Patients With AKI After SAVR May Experience Worse Outcomes
Patients who experience acute kidney injury (AKI) after surgical aortic valve replacement (SAVR) may experience worse outcomes according to a research letter presented Nov. 7 at the American Society of Nephrology's Annual Meeting, and simultaneously published in the Journal of the American College of Cardiology.
Researchers led by Linda C. Rydén, MD, PhD, from Karolinska University Hospital in Sweden, identified all patients who underwent a primary isolated SAVR between 1999 and 2013 in the SWEDEHEART registry. After exclusions, they examined 9,047 patients, and 1,523 patients (17 percent) developed AKI. Patients with AKI were older and had more comorbidities than those without AKI.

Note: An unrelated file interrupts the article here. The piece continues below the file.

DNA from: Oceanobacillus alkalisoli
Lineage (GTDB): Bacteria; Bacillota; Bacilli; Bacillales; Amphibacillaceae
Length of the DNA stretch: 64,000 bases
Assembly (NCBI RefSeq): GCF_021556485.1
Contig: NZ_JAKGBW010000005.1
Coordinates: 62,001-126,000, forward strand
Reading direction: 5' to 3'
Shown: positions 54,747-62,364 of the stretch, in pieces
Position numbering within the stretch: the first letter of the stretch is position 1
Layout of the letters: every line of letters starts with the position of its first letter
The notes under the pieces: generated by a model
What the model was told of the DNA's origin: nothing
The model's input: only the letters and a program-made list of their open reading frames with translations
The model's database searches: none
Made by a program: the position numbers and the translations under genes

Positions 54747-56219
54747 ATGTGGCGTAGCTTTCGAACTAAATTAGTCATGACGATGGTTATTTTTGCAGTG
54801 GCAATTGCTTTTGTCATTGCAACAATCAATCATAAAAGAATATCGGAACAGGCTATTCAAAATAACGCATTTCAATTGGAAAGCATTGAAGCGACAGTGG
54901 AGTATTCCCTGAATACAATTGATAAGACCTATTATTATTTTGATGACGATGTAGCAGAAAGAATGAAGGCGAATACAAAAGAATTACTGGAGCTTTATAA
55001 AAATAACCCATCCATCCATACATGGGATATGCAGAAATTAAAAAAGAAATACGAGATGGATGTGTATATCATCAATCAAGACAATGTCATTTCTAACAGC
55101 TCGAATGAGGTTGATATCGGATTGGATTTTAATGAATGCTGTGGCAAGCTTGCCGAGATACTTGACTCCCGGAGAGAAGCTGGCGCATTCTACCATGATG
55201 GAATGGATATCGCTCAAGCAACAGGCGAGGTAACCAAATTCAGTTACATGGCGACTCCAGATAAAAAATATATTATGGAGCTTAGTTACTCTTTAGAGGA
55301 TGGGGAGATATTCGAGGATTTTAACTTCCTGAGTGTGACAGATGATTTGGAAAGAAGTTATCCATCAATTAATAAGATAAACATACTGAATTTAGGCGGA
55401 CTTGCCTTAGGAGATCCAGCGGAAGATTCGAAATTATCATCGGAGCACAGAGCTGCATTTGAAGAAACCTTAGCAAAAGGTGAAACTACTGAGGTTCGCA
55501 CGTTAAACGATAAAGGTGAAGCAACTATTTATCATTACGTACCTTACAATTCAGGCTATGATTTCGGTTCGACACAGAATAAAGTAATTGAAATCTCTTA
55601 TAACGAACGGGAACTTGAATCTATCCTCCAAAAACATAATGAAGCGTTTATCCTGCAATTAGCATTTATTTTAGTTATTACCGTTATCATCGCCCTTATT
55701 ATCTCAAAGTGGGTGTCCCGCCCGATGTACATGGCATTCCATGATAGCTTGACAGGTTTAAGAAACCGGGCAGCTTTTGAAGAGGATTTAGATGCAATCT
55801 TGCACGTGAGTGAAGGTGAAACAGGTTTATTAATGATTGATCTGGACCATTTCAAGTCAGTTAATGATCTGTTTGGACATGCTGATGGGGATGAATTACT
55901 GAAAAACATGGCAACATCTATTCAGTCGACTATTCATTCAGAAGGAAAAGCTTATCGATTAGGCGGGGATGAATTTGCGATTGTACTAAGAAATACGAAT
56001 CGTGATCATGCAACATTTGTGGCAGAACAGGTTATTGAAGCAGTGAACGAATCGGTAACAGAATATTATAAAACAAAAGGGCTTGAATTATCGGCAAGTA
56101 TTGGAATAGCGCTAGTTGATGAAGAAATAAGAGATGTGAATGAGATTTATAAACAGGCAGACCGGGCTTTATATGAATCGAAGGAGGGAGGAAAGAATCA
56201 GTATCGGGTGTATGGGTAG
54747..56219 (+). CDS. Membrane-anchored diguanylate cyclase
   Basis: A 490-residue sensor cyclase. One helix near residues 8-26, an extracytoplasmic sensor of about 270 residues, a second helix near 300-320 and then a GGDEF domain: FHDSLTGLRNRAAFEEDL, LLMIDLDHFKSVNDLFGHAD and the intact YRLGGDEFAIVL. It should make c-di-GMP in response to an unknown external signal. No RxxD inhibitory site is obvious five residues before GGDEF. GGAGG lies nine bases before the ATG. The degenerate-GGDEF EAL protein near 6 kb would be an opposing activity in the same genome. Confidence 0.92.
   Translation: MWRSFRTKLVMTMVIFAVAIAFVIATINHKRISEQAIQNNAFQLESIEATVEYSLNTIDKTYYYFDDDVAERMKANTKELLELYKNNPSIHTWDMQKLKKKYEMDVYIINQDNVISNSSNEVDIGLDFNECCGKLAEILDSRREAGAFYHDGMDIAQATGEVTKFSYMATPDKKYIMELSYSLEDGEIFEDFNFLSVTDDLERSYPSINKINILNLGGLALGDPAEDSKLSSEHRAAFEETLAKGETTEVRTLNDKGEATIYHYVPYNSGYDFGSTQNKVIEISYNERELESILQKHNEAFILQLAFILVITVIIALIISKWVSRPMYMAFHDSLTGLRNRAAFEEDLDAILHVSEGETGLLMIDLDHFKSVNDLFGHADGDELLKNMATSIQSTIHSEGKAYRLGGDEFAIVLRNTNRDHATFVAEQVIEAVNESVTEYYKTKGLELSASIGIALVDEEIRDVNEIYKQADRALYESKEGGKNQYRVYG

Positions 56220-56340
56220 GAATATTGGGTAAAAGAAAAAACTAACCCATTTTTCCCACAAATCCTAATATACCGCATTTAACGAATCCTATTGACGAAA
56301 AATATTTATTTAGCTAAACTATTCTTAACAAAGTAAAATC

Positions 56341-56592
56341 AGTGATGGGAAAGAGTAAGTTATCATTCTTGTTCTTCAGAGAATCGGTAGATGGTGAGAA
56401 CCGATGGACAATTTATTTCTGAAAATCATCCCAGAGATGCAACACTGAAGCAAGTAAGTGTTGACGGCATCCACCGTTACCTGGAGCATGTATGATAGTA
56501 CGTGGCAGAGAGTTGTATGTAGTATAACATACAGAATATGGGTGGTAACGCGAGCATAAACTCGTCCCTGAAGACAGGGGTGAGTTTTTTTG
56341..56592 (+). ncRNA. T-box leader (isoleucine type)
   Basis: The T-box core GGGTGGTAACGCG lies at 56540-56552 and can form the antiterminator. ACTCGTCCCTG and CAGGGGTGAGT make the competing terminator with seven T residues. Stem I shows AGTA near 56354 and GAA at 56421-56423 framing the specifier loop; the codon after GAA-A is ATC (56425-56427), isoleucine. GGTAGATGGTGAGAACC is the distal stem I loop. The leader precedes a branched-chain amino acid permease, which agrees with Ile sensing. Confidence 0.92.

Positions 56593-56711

During a mean follow-up of 5.6 ± 3.7 years, 2,109 patients (23 percent) died and 29 (0.3 percent) developed end-stage renal disease. Results showed that long-term mortality was almost double in stage 1 AKI and increased more than three-fold in stages 2 to 3 AKI. Patients in stage 1 were at a 27 percent increased adjusted relative risk of death and this risk was more than double in patients in stages 2 to 3. Further, the incidence and relative risk of end-stage renal disease increased with advancing AKI.
"These findings strengthen the idea that there may well be a causal relationship between AKI and adverse outcomes and that AKI may not merely be a marker of more advanced atherosclerotic disease," the authors write. "From a clinical perspective, we believe that our findings underscore the need for close monitoring of patients with AKI."
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